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Safari 5.0 AutoFill Feature Could Leave Your Information Vulnerable

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Security researcher Jeremiah Grossman discovered a security vulnerability that could give any website the ability to steal user information from Safari’s AutoFill feature that grabs user information from Address Book on the Mac. Apple countered Grossman by releasing Safari 5.0.1 that supposedly corrected the issue, but Grossman has found another potentially dangerous way to grab user information from Apple’s flagship web browser.

To get the user information, Grossman setup a “game” whereby the user needed to type a “U” to jump. When the user typed the U, the text was placed in the country field, telling Safari to go ahead and automatically fill out the entire form with personal user information, including first name, last name, city, state, email, phone, street, country, and the zip (or postal) code.

“To perform our attack requires tiny bit of end-user trickery. Two button presses to be precise. A malicious website detects (ie: IP address) the country the victim is from. For our purposes here we’ll assume the “US.” The attacker invisibly (CSS transparency) sets up the aforementioned form and forces the keystroke focus into the country element. Notice how this is done in the video on the right side of the screen, which only visible for demonstration purposes. Next the attacker entices the victim to type “U” (first character of “US”) and then press “TAB.” And BAM! That’s it! Data stolen,” says Grossman on his blog.

Grossman also posted a video showing the exploit in progress, which you can find on his post.

Apple has yet to address this potential exploit, but with any vulnerability like this, you can always combat the problem by turning off the affected feature. By disabling the AutoFill feature in Safari, you are essentially killing this hack. You can disable AutoFill by navigating to Safari > Preferences > AutoFill and unchecking the box labeled “Using info from my Address Book card.”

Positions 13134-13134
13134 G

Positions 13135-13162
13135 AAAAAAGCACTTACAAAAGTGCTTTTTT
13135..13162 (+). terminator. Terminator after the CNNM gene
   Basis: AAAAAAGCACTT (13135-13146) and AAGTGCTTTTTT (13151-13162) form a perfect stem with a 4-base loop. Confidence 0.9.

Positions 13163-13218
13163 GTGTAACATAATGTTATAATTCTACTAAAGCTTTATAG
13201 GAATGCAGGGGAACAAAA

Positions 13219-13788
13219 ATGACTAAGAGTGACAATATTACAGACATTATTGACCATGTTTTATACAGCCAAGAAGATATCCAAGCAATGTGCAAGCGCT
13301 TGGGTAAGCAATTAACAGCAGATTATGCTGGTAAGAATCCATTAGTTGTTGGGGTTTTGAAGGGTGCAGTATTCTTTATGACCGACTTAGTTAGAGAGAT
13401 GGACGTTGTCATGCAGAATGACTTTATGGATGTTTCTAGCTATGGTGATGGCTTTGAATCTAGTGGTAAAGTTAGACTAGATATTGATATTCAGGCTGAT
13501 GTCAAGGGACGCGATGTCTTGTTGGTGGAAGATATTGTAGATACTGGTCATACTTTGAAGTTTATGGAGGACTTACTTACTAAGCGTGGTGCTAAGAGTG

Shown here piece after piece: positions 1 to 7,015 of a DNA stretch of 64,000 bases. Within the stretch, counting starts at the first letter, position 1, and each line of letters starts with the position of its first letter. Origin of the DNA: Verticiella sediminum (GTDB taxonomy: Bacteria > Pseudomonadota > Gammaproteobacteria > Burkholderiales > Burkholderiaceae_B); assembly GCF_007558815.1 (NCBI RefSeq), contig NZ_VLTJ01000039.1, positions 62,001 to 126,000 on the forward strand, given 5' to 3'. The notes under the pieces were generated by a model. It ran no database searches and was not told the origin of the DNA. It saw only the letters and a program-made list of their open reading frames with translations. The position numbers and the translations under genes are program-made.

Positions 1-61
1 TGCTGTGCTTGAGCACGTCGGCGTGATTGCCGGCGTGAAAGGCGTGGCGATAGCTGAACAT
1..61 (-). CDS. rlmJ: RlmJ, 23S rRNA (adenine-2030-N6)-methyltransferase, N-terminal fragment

via MacRumors

 

Follow this article’s author, Cory Bohon on Twitter.

 

 

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iTunes Accounts May Be Vulnerable To Hackers

It could be nothing, but it certainly might be something: If you make your iTunes applications and media purchases with a credit card or a PayPal account, you’d do well to take a moment and read this story and take a few precautions to ensure your financial well-being.

A number of of users who utilize their credit card or Paypal to purchase goods from the iTunes Store have reported massive unauthorized purchases of software, music and videos using their iTunes Store account. Reports of the amounts taken from the various users differ, with some seeing purchases in the hundreds of dollars, to thousands. One unfortunate individual reported that his entire bank account was drained via PayPal in the name of someone else getting their entertainment and productivity on.

At this point, there is no information available as to how the hackers who have hijacked the accounts had come by the username and password information required to exploit the account holder’s resources. Until a cause–or a solution–to the issue has been announced, we suggest that that if you must make purchases via iTunes, you consider disassociating your Paypal account and credit cards from the service and pay for your transactions through the use of giftcards. While none of the tales of hacked accounts have been confirmed at this point by Apple, in a sunny summer of unfortunate security breaches, this could well be the icing on the cake.

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